Healthcare in Ghana
The health system in Ghana is basically based on two main pillars. On the one hand, traditional medicine has retained its place to this day, especially in rural areas but also among followers of traditional religions. In addition, there has been a growing western health system that has been in existence for several decades, which the state supports, but in which some international aid organizations also make their contribution.
In the pre-colonial period, as everywhere in tropical African countries, there was no health system comparable to that in Europe. As a rule, traditional priests were responsible for caring for the sick. They treated diseases with a combination of rituals and herbs. In addition to spiritual healing, physical ailments were also regularly treated with herbs and similar natural healing agents. Mainly in the rainforest areas there are still many plants that have healing effects. The wound healing was partially supported by a mush of tree bark and herbs, herbal teas and envelopes used in internal diseases. There were natural remedies that were used as antidotes or were used to stabilize pregnancy.
These traditional healing methods have their place to this day, especially in rural areas. Even after Islam arrived in the 14th century and after Christianization by the missionaries, the traditional belief in the healing arts of priests and herbalists did not disappear from the lives of Ghanaians. Even Christians or Muslims often prefer to seek out a traditional healer when they have an illness.
The Association of Traditional Healers was founded in Nsawam in the Greater Accra Region in the 1960s . Here the role of traditional healers in Ghana's health system is being worked on.
It was not until the missionaries of the nineteenth century that western medicine was introduced to the Gold Coast colony . Until after the First World War , the missionaries remained the only organized contact points for Western medicine for the Ghanaians. In the colony, the colonial rulers paid no particular attention to health care. In earlier times the colonial powers saw little point in the health of women in particular, as well as in medicine for children. Men were considered to be the most sought-after workers. For them, efforts were made to heal wounds, for example, so that the workforce could be regained quickly.
Medical care by missionaries, churches and other religious communities is still very important today. Although the Ghanaian state has developed the health system in the cities well, the health system in rural areas and in the north is still dependent on Western aid and facilities. Catholic hospitals have been set up in Tamale and Sunyani , and a medical facility has been opened in Efiduasi Asokori by the Ahmadiyya Muslim Community . The Presbyterian denomination has set up a small hospital in Agogo, Eastern Region . Under Governor Frederick Gordon Guggisberg (1919–1927), the British colonial rulers first made major efforts to offer Western medicine to Ghanaians. Guggisberg developed a ten-year plan that included planning the expansion of the cities, supplying the population with clean water and setting up hospitals. Ghana's first official, also training hospital was opened in what was then the Gold Coast in 1925 under Governor Guggisberg.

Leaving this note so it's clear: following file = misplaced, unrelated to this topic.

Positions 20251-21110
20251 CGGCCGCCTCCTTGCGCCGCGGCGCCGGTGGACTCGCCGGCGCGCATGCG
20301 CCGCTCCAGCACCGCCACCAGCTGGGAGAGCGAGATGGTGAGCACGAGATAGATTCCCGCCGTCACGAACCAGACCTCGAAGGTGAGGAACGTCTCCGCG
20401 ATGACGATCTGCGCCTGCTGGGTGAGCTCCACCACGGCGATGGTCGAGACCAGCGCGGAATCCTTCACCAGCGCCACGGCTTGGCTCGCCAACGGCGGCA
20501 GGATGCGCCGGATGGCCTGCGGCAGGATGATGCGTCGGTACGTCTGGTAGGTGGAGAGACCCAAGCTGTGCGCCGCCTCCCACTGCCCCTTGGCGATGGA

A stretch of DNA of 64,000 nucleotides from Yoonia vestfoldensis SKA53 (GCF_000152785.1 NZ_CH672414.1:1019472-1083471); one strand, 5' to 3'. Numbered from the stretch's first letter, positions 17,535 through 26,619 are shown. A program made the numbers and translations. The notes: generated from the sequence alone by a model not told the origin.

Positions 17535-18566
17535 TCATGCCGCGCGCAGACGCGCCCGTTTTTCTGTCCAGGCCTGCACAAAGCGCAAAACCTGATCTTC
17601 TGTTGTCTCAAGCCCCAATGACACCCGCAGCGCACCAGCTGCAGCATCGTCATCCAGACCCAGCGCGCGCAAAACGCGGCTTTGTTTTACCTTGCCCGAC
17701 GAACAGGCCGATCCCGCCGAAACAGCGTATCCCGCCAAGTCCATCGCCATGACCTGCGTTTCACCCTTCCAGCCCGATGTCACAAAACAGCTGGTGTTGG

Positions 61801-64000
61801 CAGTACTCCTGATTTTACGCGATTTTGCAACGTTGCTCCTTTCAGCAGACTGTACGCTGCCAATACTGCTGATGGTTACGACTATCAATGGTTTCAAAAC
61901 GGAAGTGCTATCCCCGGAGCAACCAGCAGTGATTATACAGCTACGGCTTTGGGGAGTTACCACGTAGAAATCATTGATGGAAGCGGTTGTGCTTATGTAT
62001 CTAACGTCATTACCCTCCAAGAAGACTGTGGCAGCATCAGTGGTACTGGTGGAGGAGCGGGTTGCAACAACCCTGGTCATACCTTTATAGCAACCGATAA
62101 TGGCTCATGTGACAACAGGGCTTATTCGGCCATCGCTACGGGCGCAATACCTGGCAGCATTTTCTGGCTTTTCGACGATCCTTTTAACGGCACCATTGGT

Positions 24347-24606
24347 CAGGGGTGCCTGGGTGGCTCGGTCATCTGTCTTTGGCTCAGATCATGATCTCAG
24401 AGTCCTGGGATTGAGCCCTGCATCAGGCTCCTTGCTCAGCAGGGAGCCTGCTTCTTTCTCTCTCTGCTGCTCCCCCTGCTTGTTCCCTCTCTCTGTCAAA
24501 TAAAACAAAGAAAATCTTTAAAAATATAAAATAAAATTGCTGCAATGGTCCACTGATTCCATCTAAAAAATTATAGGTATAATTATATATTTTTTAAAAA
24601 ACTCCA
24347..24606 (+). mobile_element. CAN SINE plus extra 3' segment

Since the Second World War , the focus has been increasingly on health care. International aid organizations such as the WHO and UNICEF also set up aid programs and financial budgets to equip the health system according to Western standards. The standard of the hospitals set up at this time clearly showed the lack of financial strength and many Ghanaians still did not have great faith in the unfamiliar methods. Traditional medicine continued to play a major role.
Health care data
|Child mortality in Ghana per 1000 population|
In principle, Ghana is not a country that suffers from a shortage of food due to drought or other problems. The unequal distribution of food is a problem, however. In 2000, around 20 percent of children under five were undernourished. However, this number has improved significantly in recent years. In 1985 around 35 percent of children of the same age were considered undernourished.
The death rate among children up to four years of age has decreased significantly over the past 20 years. For every 1,000 births, 79.2 boys and 79.4 girls died in 1988. By 1993 the number had dropped to 63.4 for boys and 62.2 for girls. In 2003, 44.2 boys and 52.3 girls died of 1,000 children.
The number of vaccinations has also increased significantly in recent years. In 2004, approximately 80 percent of children were vaccinated against diphtheria and polio . The maternal mortality rate has fallen since 1990 by about 740 of 100,000 births (about 0.74%) to about 540 of 100,000 births (about 0.54%), with the number of births that were monitored by medical personnel increased only slightly from about 40 percent in 1986 to about 47 percent in 2004.
Across the country, about 25.2 percent of women regulated their pregnancies by some method of birth control in 2005, with the condom as a contraceptive method in 2003 being about 12.7 percent.
In 2001 around 200,000 children, both parents or at least one of whom died of AIDS, lived in orphanages.
Development of life expectancy in Ghana over time
|year||Life expectancy in